Princess Louise busied herself with redecorating Rideau Hall, the governor general’s Ottawa residence, and setting up a studio. On the six-panel door of her parlour she painted a trompe l’oeil of blossoming crab-apple branches, which is still present. Sir Charles Tupper*, the minister of public works, accepted her proposal for enhancing some walls of the houses of parliament with a stencilled motif, and she oversaw the work to ensure completion before the opening of the new session in February 1879. Her role in supporting Lorne was tested during large entertainments, at which they were determined to avoid the appearance of a royal court. When their secretary issued instructions about specific evening dress for a particular occasion, the press accused them of being exclusionist: ordinary Canadians could not afford new gowns. The blunder was swiftly repaired, and the Lornes reputedly felt that “people [could] come as they like,” even “if they came in blankets!” At their first state ball Louise broke the Dufferins’ tradition of segregating the viceregal party for the quadrille of honour. She had not, however, taken into account the effects of copious champagne punch. A drunken senator kicked her train out of his way, and a cabinet minister, a chief justice, and a bishop were among those who had to be carried out.

Social gaucheries and homesickness did not prevent Louise from enjoying Canadian life. During their first winter she tobogganed, took ice-skating lessons alongside staff members, and hosted winter carnivals. Prime Minister Sir John A. Macdonald* would inform his British counterpart Benjamin Disraeli that “Louise is a great success in Canada, speaks to everybody and is interested in everything and skates divinely!” Following precedent, in June the couple moved into summer quarters at the Citadel in Quebec City, and while there they fell in love with the provincial capital. Louise laid a cornerstone at Kent Gate, named in honour of her grandfather, Edward* Augustus. Later that month she landed three salmon in one day during a fishing holiday on the Matapédia River, and her husband wrote to a friend in Scotland that she was well “able to rough it – sleeping in tents and in barges.” After a rewarding tour of the Maritime provinces, they were given a warm welcome in Toronto in September.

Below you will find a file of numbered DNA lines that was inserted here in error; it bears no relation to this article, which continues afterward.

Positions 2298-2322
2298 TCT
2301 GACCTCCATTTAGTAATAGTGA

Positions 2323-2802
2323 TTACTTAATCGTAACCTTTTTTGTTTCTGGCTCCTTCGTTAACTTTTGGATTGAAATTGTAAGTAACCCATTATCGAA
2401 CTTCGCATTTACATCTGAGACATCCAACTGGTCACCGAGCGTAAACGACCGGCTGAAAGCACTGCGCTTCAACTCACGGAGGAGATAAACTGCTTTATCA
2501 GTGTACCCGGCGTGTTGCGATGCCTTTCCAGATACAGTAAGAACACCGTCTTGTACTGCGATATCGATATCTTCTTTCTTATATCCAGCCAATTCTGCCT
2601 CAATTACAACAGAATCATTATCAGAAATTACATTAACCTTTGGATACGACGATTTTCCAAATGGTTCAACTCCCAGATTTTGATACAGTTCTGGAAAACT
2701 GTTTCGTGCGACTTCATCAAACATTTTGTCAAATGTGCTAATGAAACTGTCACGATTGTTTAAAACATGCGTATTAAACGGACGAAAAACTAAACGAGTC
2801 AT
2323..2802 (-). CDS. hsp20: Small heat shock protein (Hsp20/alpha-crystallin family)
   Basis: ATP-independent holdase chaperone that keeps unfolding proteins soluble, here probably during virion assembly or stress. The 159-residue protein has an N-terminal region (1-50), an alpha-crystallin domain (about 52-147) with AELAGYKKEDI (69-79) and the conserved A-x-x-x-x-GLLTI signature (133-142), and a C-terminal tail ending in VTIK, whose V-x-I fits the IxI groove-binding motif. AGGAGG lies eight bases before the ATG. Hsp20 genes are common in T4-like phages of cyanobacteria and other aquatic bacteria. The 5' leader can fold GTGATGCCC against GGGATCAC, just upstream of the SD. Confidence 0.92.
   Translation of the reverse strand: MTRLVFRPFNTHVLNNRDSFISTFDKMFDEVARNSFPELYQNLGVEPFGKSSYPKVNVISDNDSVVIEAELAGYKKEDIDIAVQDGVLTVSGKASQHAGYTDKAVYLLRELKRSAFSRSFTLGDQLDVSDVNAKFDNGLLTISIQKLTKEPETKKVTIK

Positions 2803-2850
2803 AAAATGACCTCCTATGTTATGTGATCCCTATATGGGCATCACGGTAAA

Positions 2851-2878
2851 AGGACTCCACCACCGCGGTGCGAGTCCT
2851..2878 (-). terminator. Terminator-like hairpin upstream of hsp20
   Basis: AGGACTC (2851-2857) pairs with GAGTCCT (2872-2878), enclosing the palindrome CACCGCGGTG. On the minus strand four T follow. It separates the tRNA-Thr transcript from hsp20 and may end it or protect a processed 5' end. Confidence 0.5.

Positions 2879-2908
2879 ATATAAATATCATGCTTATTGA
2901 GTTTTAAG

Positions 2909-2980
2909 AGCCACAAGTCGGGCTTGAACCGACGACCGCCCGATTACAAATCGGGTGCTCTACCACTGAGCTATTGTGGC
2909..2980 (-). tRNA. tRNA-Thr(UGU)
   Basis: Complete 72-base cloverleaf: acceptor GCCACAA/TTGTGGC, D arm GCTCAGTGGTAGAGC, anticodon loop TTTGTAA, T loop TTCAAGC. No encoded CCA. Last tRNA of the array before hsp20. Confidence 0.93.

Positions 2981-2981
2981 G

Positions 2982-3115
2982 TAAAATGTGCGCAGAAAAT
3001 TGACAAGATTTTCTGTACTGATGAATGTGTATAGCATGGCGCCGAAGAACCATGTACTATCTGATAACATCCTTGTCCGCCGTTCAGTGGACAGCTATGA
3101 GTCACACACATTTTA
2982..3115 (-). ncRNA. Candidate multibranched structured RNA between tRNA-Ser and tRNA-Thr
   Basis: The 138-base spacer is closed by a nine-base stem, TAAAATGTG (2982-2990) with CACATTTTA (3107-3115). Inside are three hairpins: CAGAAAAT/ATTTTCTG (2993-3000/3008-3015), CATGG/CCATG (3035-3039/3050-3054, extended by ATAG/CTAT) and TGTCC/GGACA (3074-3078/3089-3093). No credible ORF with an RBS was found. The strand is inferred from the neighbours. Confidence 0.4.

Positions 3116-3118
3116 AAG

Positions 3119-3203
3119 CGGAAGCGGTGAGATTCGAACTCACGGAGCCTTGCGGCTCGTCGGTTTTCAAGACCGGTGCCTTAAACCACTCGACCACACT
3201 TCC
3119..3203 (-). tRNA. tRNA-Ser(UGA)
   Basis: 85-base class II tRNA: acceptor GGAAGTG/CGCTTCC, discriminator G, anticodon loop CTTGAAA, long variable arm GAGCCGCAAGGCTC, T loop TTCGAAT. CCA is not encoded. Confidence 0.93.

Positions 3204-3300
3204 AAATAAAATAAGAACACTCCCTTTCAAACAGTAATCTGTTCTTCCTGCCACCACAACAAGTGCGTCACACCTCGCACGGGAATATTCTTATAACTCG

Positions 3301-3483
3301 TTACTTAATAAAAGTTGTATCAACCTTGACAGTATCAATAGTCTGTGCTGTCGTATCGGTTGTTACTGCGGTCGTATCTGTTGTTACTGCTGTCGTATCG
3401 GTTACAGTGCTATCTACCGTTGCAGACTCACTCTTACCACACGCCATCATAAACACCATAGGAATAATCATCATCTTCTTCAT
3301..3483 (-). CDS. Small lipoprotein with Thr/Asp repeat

Having observed that appreciation of painting and architecture was not prominent in Canadian life, Louise had urged Lorne to establish a national collection to further art education. They revelled in the cultural attractions of Montreal, and while there in May 1879, Louise opened the rooms of the new Montreal Society of Decorative Art and became its first patroness. She also opened a gallery for the Art Association of Montreal, of which she was a member, and it was then that Lorne announced the foundation of the Canadian Academy of Arts. He and Louise composed the guidelines, calling for the design of “all sorts and kinds of useful things, from wearing apparel and embroidery to … new stoves and implements” and stressing the importance of exhibitions and competitions. From these acorns would grow the Royal Canadian Academy of Arts [see Lucius Richard O’Brien*; John William Hurrell Watts*] and the National Gallery of Canada [see Eric Brown].

Louise missed the academy’s opening the following March because of an accident in Ottawa on Valentine’s Day 1880, only 11 days after returning from three months’ leave in England. En route to a social event, the Lornes’ driver navigated a turn too quickly, and the sleigh hit a snow-bank and overturned. The horses bolted and the passengers were dragged several hundred feet; Louise was knocked unconscious for a moment and an earring tore through her earlobe. Afterwards, she suffered from the head injury, shattered nerves, and insomnia. The seriousness of her condition was kept from the press and the queen. That summer she made an appearance in Quebec City to unveil a coping stone at the Louise Embankment, but she soon sailed for England and was advised to stay there for the winter. Although battling pain and depression, she wanted to return to Canada for a viceregal tour of Manitoba in the summer of 1881, but Lorne and Louise’s physicians all believed that the journey would be too arduous. Because bulletins played down her ill health, the public suspected she was malingering and disliked Canada, an interpretation that has been adopted by some historians.

The next spring Louise felt stronger and left for Canada in late May. She was warmly welcomed after her long absence. Lorne was warned by the Home Office in London about a Fenian plot to kidnap the princess. He took it seriously: on 6 May his cousin Lord Frederick Charles Cavendish had been assassinated by revolutionary Irish nationalists in Dublin. As the couple prepared for an official visit to western Canada, security was increased for the train journey through the United States. In San Francisco their ship to Victoria was delayed because of a bomb scare, but officers found nothing. Despite the worry, Louise loved her three months in British Columbia and was heard to praise it as “halfway between Heaven and Balmoral.” Some in the province had been promoting secession [see George Anthony Walkem*]. Premier Robert Beaven*, realizing Louise’s popularity, was said to have suggested that if Vancouver Island became a separate kingdom she should be its queen. The entourage returned east through the southern states, well clear of the Fenian strongholds in the north. Lorne continued on to Ottawa, but Louise wintered in Bermuda for the sake of her health and safety. The press again criticized her absence and published stories about a row between her and Lady Macdonald [Bernard*]. Louise was so upset that she wrote to Sir John in early 1883 to assure him that she admired his wife and valued her friendship and kindness. The kindness was reciprocal: Louise had once recommended the services of her Swedish masseur in the hope that the therapy might help the Macdonalds’ disabled daughter, Margaret Mary Theodora.